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Accounting Tips For Virtual Reality Companies

Virtual reality is a fairly new technology that is driving a new industry on its own. Businesses around the world are now leveraging this innovation to offer their customers better services. The demand for virtual reality by non-commercial markets such as households and health is also growing because of the new tech’s appeal.

Because of the infancy of virtual reality, you may experience some challenges in your financial management and accounting. For this reason, you need to get a well-trained virtual reality accountant to perform these responsibilities. It is equally important that you, as a business owner, also know the basics of how virtual reality accounting works.

Below are some basic principles our experienced team of virtual reality financial advisers compiled on the accounting for virtual reality businesses:

Does A Virtual Reality Firms Offer Goods, Services, or Both

Every business offers at least one of two types of products; namely goods or services. Goods are tangible items that are handed over by the business to their clients in exchange for some monetary value. Services, on the other hand, are intangible actions that a business will do for its client for a set period.

Your virtual reality firm can offer either one of these two; and, because of the nature of VR businesses, you can even offer both. The accounting for each type of product will vary on how you will recognize revenue and expenses. The most prevalent difference between these two is the existence of inventories.

Accounting For Virtual Reality Good And Services

If you own a virtual reality firm that sells goods such as VR goggles, or VR gaming consoles, your virtual reality accountant will need to include the inventory asset account metrics when reconciling your books. This account will help you monitor and take into consideration the inflow and outflow of these inventories. This policy also means that your financial records will recognize both the movement of an asset account and a revenue account whenever you sell your products. The direct expense for your sales will also be the cost of goods that you sold.

On the other hand, if you are a virtual reality firm that offers services only, this asset account will be absent from your books. Instead, your virtual reality bookkeeper will directly recognize your revenue for every sale that you make. Expenses for your services will not come directly from any goods; rather, it will likely be the payroll expense that you spent to provide your service.

If your virtual reality firm offers both of these products, you can expect a hybrid of these two accounting methods. By providing both goods and services, your virtual reality accountant will face challenges in segregating your income and expenses.

Our expert team of virtual reality CPAs is trained in handling these kinds of issues. We have years of experience handling businesses with all types of products. Whether you’re a goods or service provider, you can rely on us to provide you with reliable records and reports for your virtual reality firm.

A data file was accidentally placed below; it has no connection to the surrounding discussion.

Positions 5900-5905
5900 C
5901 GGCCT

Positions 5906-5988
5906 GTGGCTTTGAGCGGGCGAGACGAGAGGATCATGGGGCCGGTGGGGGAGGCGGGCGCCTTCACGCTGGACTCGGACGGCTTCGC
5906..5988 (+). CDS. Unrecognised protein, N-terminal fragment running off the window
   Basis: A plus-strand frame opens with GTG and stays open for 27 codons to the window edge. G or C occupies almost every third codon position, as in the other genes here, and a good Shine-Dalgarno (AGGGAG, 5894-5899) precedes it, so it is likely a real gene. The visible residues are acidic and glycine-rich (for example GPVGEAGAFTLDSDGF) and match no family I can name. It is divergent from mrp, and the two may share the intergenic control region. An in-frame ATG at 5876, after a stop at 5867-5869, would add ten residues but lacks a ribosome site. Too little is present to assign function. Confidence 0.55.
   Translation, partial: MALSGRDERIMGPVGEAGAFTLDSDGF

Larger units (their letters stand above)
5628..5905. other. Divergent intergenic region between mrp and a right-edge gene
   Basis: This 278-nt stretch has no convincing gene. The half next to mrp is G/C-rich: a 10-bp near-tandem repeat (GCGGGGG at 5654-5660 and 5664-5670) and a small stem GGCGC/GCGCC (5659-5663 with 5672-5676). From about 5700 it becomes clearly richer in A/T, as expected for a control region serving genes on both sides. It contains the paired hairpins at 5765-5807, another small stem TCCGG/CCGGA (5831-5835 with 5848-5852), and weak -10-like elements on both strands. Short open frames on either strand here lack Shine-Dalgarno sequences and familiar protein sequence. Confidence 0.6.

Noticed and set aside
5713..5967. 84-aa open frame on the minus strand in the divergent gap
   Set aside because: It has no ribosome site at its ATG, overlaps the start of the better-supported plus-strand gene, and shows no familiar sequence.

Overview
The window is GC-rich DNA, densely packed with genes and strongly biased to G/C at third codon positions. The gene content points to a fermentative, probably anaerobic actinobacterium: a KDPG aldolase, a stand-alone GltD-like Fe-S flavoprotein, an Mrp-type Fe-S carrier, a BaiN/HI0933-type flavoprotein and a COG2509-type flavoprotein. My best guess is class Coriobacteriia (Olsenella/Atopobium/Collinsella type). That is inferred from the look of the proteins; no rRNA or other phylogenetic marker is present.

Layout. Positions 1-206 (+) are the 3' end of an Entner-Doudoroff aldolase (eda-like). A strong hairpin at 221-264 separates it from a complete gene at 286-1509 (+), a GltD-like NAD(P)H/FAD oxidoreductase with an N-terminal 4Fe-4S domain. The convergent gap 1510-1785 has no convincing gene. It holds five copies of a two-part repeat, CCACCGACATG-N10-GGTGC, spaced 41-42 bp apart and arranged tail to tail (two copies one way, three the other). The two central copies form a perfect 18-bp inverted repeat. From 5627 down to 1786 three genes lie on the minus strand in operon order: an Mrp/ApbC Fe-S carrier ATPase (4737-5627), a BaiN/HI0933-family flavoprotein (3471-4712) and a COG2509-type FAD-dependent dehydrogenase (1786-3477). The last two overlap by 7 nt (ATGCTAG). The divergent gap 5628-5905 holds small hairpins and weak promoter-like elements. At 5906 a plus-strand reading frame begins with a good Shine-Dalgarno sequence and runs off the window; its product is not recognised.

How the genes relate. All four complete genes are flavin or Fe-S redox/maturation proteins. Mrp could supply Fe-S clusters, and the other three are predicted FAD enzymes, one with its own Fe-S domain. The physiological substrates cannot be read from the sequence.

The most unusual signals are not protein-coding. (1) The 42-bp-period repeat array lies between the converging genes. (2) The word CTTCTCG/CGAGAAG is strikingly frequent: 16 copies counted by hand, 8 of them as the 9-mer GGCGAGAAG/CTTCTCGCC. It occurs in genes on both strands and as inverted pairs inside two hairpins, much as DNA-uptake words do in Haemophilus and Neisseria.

Tax Planning For Your Virtual Reality Firm

The tax treatment for virtual reality firms that sell goods, services, or both also varies. For example, some states require businesses to apply sales tax to goods and services, while for some states; this tax is only applied to the sale of goods.

The existence of some taxes can even depend on the platform you’re using to sell your goods. For example, a 2018 Supreme Court ruling allowed some states to tax sales made through the internet. This ruling means that if you have a firm in Colorado or Connecticut that sells your virtual reality products online, you are expected to report the sales tax you charged customers. However, if your business is located in Illinois, you may be exempted from this tax.

Knowing what taxes apply to you is crucial in formulating a tax plan. Ignorance of these tax ruling can result in you paying way more than what you owe the government. Even worse, you can end up paying fines for unintentionally skipping on some of your tax dues.

Our team of tax planning specialists has extensive experience creating tax strategies for companies within the technology industry. We can also help you in the preparation and filing of your tax dues to make sure that you are paying the right amount of taxes. If you want to learn more, let’s talk. Set an appointment with our expert accountants now!

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This blog article is not intended to be the rendering of legal, accounting, tax advice or other professional services. Articles are based on current or proposed tax rules at the time they are written and older posts are not updated for tax rule changes. We expressly disclaim all liability in regard to actions taken or not taken based on the contents of this blog as well as the use or interpretation of this information. Information provided on this website is not all-inclusive and such information should not be relied upon as being all-inclusive.